In an ever changing world, conventional leadership seems to be challenged by changes in demographics and culture, as much as digital and physical environments. Can a bricks-and-mortar leadership style survive the digital era?
As technology enables us to work anytime, anywhere, we see companies such as Yahoo and IBM bringing back their distributed workforce, but why? Between 1995 and 2009 IBM reduced their commercial real estate by around seven million m² and saved US$100m in real estate cost. IBM’s Chief Marketing Officer, Michelle Peluso reportedly said “There is something about a team being more powerful, more impactful, more creative, and frankly hopefully having more fun when they are shoulder to shoulder. Bringing people together creates its own X Factor.”
Why is working side by side still important in a digital era? What are the attributes of space that enable leadership?
The Knowledge and Strategy team at HASSELL is researching how space affects leadership and leadership affects space. As Winston Churchill said, “We shape our buildings; thereafter they shape us.” This rings true as we see new ways of designing and building space for our office teams to enjoy their work environment and perform to the highest levels possible. Trends such as open-plan, activity based working, co-working, and now even diversity based working are all attempts to find the best solutions for achieving team attraction, retention, and the optimum working environment.
At HASSELL we understand that the office is becoming more of a stage, a place that is going to evolve from the place where we go to do work to more of a social stage that communicates and supports the necessary social cues for us to do our job. Cues such as pride, curiosity, leadership, culture.
True leadership has always been complex and understanding how to navigate these complexities has always been almost an art form to do successfully. But the goalposts are changing and as Ilze Zigurs said in his book Our Virtual World, “Leadership is challenged by digital environments because leaders make their presence known in a variety of ways, including their physical placement at meetings, office locations, body language, voice, style of dress and so on.” This explains why Yahoo and IBM, amongst others, have decided to bring their workforce back to a bricks-and-mortar environment. Even Apple have just built a $5 Billion dollar campus to ensure their teams perform in one space, albeit a massive space.
The physical attributes of leadership are essential to performance. The non-verbal signals we all give off are vital in bringing teams together. Leaders are always under the microscope from their teams, peers and bosses and our actions and words are always remembered by someone around us. Maya Angelou famously said “People don’t always remember what you say or even what you do, but they will always remember how you make them feel.” Although a lot of people do remember what you say as a leader, this quote is so true and the emotions we are made to feel by our leaders are also reinforced by the space we feel them in. Many times we walk into a space and feel the vibe of the place which is driven partly by its design but also the buzz of the people, the atmosphere. Space, leadership and culture are intrinsically linked.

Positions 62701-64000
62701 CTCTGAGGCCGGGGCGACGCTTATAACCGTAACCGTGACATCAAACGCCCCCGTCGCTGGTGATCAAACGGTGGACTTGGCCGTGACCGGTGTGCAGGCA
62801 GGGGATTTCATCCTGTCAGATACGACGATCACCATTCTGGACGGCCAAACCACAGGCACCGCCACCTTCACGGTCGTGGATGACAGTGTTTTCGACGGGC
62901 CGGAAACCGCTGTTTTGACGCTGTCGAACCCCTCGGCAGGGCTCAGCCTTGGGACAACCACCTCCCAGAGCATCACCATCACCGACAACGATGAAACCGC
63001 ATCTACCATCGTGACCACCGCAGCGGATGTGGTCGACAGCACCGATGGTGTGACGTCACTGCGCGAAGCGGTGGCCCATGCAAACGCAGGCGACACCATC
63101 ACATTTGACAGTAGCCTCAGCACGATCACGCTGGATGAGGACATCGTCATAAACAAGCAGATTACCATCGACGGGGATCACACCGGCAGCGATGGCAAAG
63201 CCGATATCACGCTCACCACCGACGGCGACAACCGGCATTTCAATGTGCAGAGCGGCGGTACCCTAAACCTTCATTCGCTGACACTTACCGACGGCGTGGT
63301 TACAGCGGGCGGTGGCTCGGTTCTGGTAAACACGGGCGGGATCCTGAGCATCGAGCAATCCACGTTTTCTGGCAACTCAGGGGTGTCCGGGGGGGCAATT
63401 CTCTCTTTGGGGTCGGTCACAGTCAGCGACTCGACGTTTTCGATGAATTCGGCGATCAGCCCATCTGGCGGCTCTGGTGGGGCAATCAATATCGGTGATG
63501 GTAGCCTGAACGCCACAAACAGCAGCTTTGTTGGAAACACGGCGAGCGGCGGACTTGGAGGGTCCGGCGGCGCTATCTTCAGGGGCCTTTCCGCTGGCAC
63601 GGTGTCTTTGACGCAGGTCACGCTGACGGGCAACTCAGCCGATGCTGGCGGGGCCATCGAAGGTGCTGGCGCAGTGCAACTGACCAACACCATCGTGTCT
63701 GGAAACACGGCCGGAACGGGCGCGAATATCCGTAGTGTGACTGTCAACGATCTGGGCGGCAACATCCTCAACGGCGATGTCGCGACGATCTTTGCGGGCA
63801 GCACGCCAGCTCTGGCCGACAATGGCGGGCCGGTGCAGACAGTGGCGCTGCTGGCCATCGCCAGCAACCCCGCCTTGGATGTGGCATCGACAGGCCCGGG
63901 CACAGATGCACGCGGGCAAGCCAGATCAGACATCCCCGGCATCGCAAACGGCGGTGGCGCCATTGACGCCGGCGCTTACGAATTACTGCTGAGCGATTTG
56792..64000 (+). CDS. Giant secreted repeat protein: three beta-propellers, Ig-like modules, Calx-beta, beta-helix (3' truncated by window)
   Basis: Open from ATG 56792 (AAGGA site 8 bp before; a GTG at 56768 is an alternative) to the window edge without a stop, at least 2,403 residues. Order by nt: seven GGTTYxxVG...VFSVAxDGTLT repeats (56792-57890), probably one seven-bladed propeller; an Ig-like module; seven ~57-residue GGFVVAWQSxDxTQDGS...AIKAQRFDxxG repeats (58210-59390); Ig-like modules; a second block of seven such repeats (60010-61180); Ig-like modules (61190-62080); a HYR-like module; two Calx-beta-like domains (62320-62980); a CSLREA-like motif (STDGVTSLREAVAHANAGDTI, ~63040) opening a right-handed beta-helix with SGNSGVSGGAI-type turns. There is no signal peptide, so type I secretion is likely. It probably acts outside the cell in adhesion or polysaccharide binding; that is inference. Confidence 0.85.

We know that amazing spaces can attract and help retain an engaged workforce, even help drive certain behaviours and performance, but we also know that as humans we are affected by habituation. Over time, as we become accustomed to what’s around us, in this case our office space, we pay less attention to our surroundings and the effect it had on us when we first went there, basically our response to the space diminishes. This diminished response is habituation. Habituation is actually one of the simplest and most common forms of learning. It allows people to “tune out” non-essential stimuli and focus on the things that really demand attention. In my opinion that’s when great leadership steps in. Done right a great leader stimulates their team every day and drives performance. There is no denying the right space can complement this leadership, so understanding how space affects leadership and leadership affects space is critical to business success. We also know through studies that even in an environment designed for activity based working where people don’t have assigned desks and are encouraged to move up and down the building, over time people will find a spot they like and ‘nest’ and do everything they can to secure their “spot” each day. This is counterintuitive to the design and purpose of the space so we are even exploring “prodding” the space by designing areas within the building that can be moved to other floors, therefore helping break the ‘nesting’ and habituation cycles.
Everyone is looking for the Holy Grail and I don’t believe there is a silver bullet, or a one size fits all solution, for how to get the best from our places of work and the people that work there. Our Knowledge and Strategy team is linking research into the social fabric of a business, how they communicate, where and when with the space they work in. We’re also overlaying this social fabric with noise, by recording areas in the space but also individual noise so that we start to understand the value in the sound of collaboration or the cost of silence! Therefore instead of designing innovative areas and quiet areas we start to design around how individuals and groups interact.
We don’t have all the answers yet but our research is giving us a fascinating insight in how space affects leadership and leadership affects space. Stay tuned.